On Feb 28, 12:40 am, Robert Kern <robert.k...@gmail.comwrote:
Tyler wrote:
Hello All:
Since my last post I have attempted to use the f2py program which
comes with numpy.

It's better to ask these questions on numpy-discussion, instead. There are more
f2py users per capita there.

http://www.scipy.org/Mailing_Lists
I am able to create a <module_name>.so file fine;
however, when I import it into Python, I receive the following
message:
>>import matsolve2
Traceback (most recent call last):
File "<stdin>", line 1, in ?
ImportError: ./matsolve2.so: undefined symbol: _gfortran_filename
The steps I used to create the matsolve2.so file are as follows:
(1) Created a Fortran90 program matsolve.f90
Note: The program compiles fine and prints the proper output for the
simple matrix specified. I have also attached below the file
matsolve.f90 if it helps at all.
(2) f2py matsolve.f90 -m matsolve2 -h matsolve2.pyf
(3) f2py -c matsolve2.pyf --f90exec=/usr/bin/gfortran matsolve.f90
Note: I had to specify the f90 path as f2py did not automatically find
it.

You want to specify the *kind* of Fortran compiler such that f2py knows what
compile/link flags to use. Only use the --f90exec option to inform f2py that the
actual executable is named something odd or is in an unexpected place, like
/opt/gfortran/bin/gfortran-4.3, for example. The correct option to use is

--fcompiler=gnu95

--
Robert Kern

"I have come to believe that the whole world is an enigma, a harmless enigma
that is made terrible by our own mad attempt to interpret it as though it had
an underlying truth."
-- Umberto Eco

Hi Robert:

Thanks for the advice and I'll try posting to the mailing list you
mentioned. For what it's worth, the option, --fcompiler=gnu95 yileds
the following error in the second calling of f2py:

error: don't know how to compile Fortran code on platform 'posix' with
'gnu95' compiler. Supported compilers are:
compaq,absoft,intel,gnu,sun,f,vast,ibm,lahey,intel v,intele,pg,compaqv,mips,hpux,intelev,nag)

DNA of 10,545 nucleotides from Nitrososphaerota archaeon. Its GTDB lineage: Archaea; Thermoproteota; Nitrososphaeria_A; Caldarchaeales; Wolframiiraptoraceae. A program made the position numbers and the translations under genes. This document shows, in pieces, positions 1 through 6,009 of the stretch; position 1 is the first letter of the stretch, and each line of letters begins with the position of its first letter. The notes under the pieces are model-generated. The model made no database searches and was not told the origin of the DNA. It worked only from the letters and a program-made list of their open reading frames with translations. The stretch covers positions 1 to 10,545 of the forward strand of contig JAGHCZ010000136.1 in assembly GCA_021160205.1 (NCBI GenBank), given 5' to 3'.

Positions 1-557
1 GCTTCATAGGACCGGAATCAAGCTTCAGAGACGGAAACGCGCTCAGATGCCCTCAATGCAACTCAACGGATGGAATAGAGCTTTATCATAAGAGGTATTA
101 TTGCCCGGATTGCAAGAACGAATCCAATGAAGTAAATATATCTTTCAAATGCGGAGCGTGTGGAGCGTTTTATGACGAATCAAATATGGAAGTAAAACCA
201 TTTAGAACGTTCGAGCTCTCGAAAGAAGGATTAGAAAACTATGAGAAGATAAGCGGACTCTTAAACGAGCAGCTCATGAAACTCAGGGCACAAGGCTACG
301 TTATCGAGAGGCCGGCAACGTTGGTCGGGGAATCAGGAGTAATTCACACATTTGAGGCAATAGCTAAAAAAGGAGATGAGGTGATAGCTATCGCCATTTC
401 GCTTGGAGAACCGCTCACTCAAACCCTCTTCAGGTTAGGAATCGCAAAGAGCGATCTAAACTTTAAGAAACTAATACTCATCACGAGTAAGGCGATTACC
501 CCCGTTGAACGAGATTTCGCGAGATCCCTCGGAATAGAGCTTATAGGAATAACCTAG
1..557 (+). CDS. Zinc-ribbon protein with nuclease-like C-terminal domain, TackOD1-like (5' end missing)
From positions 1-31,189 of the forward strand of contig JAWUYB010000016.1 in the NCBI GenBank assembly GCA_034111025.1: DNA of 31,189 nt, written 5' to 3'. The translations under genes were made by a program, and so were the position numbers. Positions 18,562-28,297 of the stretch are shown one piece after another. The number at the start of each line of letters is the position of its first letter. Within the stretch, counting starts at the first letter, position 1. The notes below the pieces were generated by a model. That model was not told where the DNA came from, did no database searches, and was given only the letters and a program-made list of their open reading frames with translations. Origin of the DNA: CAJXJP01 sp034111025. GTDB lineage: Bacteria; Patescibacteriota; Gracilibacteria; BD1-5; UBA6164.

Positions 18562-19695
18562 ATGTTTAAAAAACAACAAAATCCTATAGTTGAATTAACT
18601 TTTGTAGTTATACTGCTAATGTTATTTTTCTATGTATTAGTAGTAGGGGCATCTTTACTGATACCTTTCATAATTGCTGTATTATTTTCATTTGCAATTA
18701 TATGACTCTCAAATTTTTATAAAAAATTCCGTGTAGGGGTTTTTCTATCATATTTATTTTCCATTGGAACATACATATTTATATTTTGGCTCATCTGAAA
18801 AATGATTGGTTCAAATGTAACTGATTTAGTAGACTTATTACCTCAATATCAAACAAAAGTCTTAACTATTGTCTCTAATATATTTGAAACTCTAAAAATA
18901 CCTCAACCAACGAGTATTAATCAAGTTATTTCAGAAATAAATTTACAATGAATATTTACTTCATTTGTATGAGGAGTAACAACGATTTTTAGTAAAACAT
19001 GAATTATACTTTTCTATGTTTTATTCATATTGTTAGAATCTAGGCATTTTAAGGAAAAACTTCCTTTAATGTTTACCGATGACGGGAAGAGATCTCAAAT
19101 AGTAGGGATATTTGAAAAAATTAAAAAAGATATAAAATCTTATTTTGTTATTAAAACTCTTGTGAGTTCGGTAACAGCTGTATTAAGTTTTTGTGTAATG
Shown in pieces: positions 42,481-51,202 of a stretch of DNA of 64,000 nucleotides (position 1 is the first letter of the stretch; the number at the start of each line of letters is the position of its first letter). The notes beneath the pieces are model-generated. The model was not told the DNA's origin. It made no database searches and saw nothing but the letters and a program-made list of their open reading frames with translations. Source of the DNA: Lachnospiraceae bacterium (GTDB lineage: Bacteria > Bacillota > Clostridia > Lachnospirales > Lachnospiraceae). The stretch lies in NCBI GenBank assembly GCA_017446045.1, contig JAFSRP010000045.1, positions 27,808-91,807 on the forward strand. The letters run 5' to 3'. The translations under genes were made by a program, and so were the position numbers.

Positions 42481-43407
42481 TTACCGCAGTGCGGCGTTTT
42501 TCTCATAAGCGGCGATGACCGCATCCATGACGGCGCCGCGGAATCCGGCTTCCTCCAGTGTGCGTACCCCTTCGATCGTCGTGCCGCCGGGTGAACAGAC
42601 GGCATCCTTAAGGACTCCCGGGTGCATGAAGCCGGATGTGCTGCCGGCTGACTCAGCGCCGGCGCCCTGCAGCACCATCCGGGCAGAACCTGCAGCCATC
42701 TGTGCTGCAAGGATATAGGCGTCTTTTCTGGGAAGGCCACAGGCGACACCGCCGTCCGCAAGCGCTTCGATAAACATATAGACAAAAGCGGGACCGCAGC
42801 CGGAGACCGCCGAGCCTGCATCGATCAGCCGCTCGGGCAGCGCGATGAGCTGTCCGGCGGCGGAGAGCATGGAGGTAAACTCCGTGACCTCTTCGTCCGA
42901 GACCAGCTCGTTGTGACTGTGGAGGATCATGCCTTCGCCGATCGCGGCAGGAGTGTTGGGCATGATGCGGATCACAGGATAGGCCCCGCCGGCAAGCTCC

Cheers,

t.

Feb 28 '07 #3
On Feb 28, 12:40 am, Robert Kern <robert.k...@gmail.comwrote:
Tyler wrote:
Hello All:
Since my last post I have attempted to use the f2py program which
comes with numpy.

It's better to ask these questions on numpy-discussion, instead. There are more
f2py users per capita there.

http://www.scipy.org/Mailing_Lists
I wish the Google Groups interface to the list http://groups.google.com/group/Numpy-discussion
worked. When I use it to post my messages bounce, but messages from
the list do show up on Google Groups. The "bounces" say

"This mailing list is now defunct. Please use
nu**************@scipy.org to discuss NumPy, Numeric, and numarray.

http://projects.scipy.org/mailman/listinfo/numpy-discussion"

Yes, I know I could follow these instructions, but I prefer to use
Google Groups.

Feb 28 '07 #4
Beliavsky wrote:
On Feb 28, 12:40 am, Robert Kern <robert.k...@gmail.comwrote:
>Tyler wrote:
>>Hello All:
Since my last post I have attempted to use the f2py program which
comes with numpy.
It's better to ask these questions on numpy-discussion, instead. There are more
f2py users per capita there.

http://www.scipy.org/Mailing_Lists

I wish the Google Groups interface to the list http://groups.google.com/group/Numpy-discussion
worked. When I use it to post my messages bounce, but messages from
the list do show up on Google Groups. The "bounces" say

"This mailing list is now defunct. Please use
nu**************@scipy.org to discuss NumPy, Numeric, and numarray.

http://projects.scipy.org/mailman/listinfo/numpy-discussion"

Yes, I know I could follow these instructions, but I prefer to use
Google Groups.
Well, you'll have to find out who set up that interface or whoever at Google is
in charge of maintaining such gatewayed groups to let them know that the mailing
list has migrated. I used the "Send email to the owner" link, but I have no idea
who that is supposed to go to.

--
Robert Kern

"I have come to believe that the whole world is an enigma, a harmless enigma
that is made terrible by our own mad attempt to interpret it as though it had
an underlying truth."
-- Umberto Eco

Feb 28 '07 #5
Robert Kern wrote:
Beliavsky wrote:
>I wish the Google Groups interface to the list http://groups.google.com/group/Numpy-discussion
worked. When I use it to post my messages bounce, but messages from
the list do show up on Google Groups. The "bounces" say

"This mailing list is now defunct. Please use
nu**************@scipy.org to discuss NumPy, Numeric, and numarray.

http://projects.scipy.org/mailman/listinfo/numpy-discussion"

Yes, I know I could follow these instructions, but I prefer to use
Google Groups.

Well, you'll have to find out who set up that interface or whoever at Google is
in charge of maintaining such gatewayed groups to let them know that the mailing
list has migrated. I used the "Send email to the owner" link, but I have no idea
who that is supposed to go to.
It worked.

--
Robert Kern

"I have come to believe that the whole world is an enigma, a harmless enigma
that is made terrible by our own mad attempt to interpret it as though it had
an underlying truth."
-- Umberto Eco

Feb 28 '07 #6